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The Eyes Have It

Wednesday, February 14, 2018


Peggy Watkins (left) paints from her home’s circa-1835 kitchen house. A work-in-progress, The Prize, is on her easel. Watkins’s King (oil on canvas, 20" x 20") is at right. Images (portrait) by Taylor Drake and (King) courtesy of the artist

February 14, 2018

The Eyes Have It
Wildlife and sporting artist Peggy Watkins explains why she begins every painting with the same soulful feature 


Written by Enid Spitz

Peggy Watkins always starts with the eye of the hunting dog. Or elephant. Or lion. An avid traveler and wingshooter with a “bush home” in Zambia, Watkins is not your typical coastal-city painter. The former CPA, whose girlhood love of art took a back seat to a practical accounting job, didn’t start her painting career until age 38. It began serendipitously: in 2003, she and her husband, Todd, happened to move into a home across the street from the Atlanta College of Art. Night classes there led to private training, and in 2008, the Southeastern Wildlife Exposition (SEWE) selected her as its featured artist. Charmed by Charleston, she relocated here in 2013 and this year can be found exhibiting in SEWE’s Fine Art Gallery, this Friday through Sunday in Belmond Charleston Place.

Beginning to paint: I’d always been artistic, but my dad, who was in the military, said, “no way,” when I wanted to go to art school, so I majored in accounting. After I started taking classes at Atlanta College of Art, I knew I had to get back to it.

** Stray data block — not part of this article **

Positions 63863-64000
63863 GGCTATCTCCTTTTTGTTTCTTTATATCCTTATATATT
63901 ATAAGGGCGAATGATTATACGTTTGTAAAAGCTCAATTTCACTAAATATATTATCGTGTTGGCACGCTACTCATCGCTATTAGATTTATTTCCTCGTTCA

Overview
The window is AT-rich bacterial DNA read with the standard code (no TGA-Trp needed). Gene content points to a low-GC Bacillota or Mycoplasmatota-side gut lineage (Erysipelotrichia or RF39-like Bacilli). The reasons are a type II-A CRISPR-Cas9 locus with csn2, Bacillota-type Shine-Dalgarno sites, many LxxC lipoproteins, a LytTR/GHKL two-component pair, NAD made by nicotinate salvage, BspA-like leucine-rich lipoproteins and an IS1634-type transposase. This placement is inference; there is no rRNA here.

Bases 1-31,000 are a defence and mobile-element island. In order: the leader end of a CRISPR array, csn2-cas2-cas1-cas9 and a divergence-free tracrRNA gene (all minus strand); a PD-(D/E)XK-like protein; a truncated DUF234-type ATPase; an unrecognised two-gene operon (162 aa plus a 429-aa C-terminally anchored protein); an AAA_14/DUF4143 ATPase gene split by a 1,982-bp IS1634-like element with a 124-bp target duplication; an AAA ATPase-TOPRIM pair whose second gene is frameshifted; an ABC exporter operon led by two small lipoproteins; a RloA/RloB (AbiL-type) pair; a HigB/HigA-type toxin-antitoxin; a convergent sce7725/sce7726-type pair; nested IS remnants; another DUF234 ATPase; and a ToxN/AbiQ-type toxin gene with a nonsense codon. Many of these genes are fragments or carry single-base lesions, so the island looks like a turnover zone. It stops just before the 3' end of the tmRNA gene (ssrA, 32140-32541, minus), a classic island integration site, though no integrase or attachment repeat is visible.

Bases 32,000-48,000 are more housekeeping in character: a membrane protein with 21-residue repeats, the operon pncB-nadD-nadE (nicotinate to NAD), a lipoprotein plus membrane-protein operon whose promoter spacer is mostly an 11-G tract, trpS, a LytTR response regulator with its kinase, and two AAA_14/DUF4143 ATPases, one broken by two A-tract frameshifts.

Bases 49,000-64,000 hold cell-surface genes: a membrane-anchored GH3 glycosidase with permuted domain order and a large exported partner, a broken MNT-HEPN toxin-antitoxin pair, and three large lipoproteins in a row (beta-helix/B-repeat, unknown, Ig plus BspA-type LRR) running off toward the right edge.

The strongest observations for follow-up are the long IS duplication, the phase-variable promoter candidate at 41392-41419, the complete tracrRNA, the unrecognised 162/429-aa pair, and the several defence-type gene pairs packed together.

On sporting art: I happened to paint a hunting dog from a photo for an art show. A man at the show, Richard Thomas, said, “If you’re going to paint hunting dogs, you need to learn about what they do.” He invited Todd and me to his property in Albany, Georgia, and I met his English setters. For about five years, I only watched them hunt. He finally convinced me to start shooting. And I was good!

Life lessons: Richard taught me that I needed to learn about the full circle, from puppy to full-fledged bird dog, and the relationship the dog develops with the quail and the shooter. It’s an honor to shoot over a fantastic gun dog and have the retrieved quail brought to you—that completes the circle. The larger circle includes habitat, land management, and of course, love of the land and its inhabitants.

Annie Oakley Charleston: In Atlanta, I joined a group of women who called themselves the Annie Oakley Shooters. When I moved to Charleston, the leader said I should start one here. We meet for a sporting clay shoot every second Tuesday of the month at 9:30 a.m. at Kiawah Sporting Club.

Vacationing in Zambia: As a kid, I loved African animals. In 2000, I finally made it to Africa on my honeymoon, and then Todd and I went back five years in a row. On the fifth trip, our guide suggested we build a home. We negotiated with the chief to acquire land across the river from the national park, and our guide built the house (without using any electricity!).

Lion spotting: They are so majestic and prolific, so natural in that area. You can drive right up to them—10 yards away!

Starting a work: I begin with the eyes. Once they’re in, they start talking to me, and I just start placing the correct brushstrokes with the correct color and correct value all around them. I work close, so it looks very abstract; when I pull away, it comes together.

 

Charleston magazine will be at Brittlebank Park during SEWE, February 16-18. For the scoop on all the happenings there—and throughout the expo—click here.

To read more from our February issue, click here.